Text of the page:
As you are looking for things that can be corrected in your golf swing, try to find ways to use your big muscles more and your small muscles less. Your big muscles are easier to control throughout the swing, allowing you to achieve greater consistency. Many amateur golfers rely too much on the smaller muscles in their hands and arms, leading to a swing that will never be repeatable from shot to shot. If you watch the professionals play on TV, you will notice that their swings are very simple, as they allow the big muscles to do the majority of the work. Place control of your golf swing into the big muscles of your torso and legs and you will soon begin to see better results.

Muscles – Golf Lessons & Tips

Beyond taking the flaws out of your swing, there is another great reason to use your big muscles – additional power. Using the big muscles of your body to move the golf club through the backswing and follow through will open up the potential for power that you may not have known you were capable of creating. If you have ever seen a player use a seemingly simple and smooth swing to blast long drives down the middle of the fairway, it is a safe bet that player was using his or her big muscles nicely. The big muscles contain the 'secret' to powerful golf shots, so it is certainly worth your time to explore improving your swing in this area.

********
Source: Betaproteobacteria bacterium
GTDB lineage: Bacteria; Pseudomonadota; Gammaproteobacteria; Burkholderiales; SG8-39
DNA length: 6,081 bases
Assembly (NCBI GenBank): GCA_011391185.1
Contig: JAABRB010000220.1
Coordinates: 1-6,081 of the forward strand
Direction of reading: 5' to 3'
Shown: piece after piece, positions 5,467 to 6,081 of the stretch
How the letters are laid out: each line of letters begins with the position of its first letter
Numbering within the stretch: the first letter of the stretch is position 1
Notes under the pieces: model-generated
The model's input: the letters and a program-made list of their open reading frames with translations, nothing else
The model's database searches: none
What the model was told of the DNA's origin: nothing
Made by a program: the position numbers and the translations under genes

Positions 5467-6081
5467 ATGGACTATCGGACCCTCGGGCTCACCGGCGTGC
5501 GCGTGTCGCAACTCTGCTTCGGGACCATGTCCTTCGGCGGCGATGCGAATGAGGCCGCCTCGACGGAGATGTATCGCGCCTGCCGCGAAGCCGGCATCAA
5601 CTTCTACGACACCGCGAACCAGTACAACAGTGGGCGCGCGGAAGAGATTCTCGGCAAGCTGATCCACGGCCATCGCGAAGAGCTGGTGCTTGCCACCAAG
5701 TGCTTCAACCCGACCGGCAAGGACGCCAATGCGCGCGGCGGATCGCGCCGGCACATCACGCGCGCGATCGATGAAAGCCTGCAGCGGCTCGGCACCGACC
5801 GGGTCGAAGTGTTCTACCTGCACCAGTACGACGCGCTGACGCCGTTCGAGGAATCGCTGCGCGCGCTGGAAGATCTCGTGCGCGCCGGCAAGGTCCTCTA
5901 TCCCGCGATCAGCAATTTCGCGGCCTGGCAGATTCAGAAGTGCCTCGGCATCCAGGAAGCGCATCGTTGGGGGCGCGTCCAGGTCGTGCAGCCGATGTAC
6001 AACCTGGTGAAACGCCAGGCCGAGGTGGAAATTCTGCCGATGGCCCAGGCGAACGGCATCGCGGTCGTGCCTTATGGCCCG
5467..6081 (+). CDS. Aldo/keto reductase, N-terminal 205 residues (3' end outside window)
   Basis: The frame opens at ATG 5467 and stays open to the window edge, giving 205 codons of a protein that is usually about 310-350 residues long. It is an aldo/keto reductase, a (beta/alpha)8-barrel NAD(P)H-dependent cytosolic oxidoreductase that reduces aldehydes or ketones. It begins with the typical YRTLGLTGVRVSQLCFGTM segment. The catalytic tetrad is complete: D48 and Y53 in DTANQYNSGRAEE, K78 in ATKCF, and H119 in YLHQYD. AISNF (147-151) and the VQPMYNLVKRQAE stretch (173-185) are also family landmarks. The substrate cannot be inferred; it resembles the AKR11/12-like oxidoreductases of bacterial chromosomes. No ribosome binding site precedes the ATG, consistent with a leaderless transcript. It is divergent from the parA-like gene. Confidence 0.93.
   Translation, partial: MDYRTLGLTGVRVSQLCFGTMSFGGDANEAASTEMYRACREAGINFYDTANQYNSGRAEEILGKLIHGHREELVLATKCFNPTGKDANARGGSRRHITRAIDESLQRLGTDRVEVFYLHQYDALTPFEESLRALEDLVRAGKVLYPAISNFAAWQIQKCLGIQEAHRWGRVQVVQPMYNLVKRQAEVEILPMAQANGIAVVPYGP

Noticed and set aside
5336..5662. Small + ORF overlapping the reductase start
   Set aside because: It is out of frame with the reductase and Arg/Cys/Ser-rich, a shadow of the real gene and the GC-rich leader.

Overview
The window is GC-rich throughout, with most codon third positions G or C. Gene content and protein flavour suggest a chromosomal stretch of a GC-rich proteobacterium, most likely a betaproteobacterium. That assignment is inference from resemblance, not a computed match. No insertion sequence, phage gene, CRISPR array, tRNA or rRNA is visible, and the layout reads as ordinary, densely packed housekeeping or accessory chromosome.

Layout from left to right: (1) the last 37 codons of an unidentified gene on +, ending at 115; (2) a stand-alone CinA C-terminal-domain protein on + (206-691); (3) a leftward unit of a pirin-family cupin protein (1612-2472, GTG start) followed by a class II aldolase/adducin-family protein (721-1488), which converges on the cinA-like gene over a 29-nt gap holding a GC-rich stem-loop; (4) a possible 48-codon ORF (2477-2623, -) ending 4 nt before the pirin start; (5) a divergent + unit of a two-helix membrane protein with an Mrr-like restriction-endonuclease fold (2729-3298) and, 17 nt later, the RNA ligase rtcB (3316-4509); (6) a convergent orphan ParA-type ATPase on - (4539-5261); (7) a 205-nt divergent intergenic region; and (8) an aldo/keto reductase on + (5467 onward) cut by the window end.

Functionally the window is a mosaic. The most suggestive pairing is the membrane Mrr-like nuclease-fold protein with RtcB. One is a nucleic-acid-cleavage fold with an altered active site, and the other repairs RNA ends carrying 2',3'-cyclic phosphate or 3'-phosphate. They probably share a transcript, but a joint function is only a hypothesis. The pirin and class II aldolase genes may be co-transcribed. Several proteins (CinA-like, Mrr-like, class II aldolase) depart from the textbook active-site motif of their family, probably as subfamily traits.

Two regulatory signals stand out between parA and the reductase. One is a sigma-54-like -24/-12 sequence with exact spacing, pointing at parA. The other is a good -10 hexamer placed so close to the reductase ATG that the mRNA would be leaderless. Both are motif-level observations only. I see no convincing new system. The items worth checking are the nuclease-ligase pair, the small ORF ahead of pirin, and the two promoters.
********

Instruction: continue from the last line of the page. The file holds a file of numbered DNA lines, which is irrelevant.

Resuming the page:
To make a good golf swing, you need to use your muscles. Of course, to do anything as a human being, you need to use your muscles – so the fact that they are involved in the golf swing shouldn’t be surprising. But how can you use your muscles most effectively on the course? Which muscles should be playing an active role and which ones should stay out of the way? In this article, we will explore those questions and more.

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How Can My Big Muscles Control My Golf Swing?

Pre-Round Core Muscle Stretch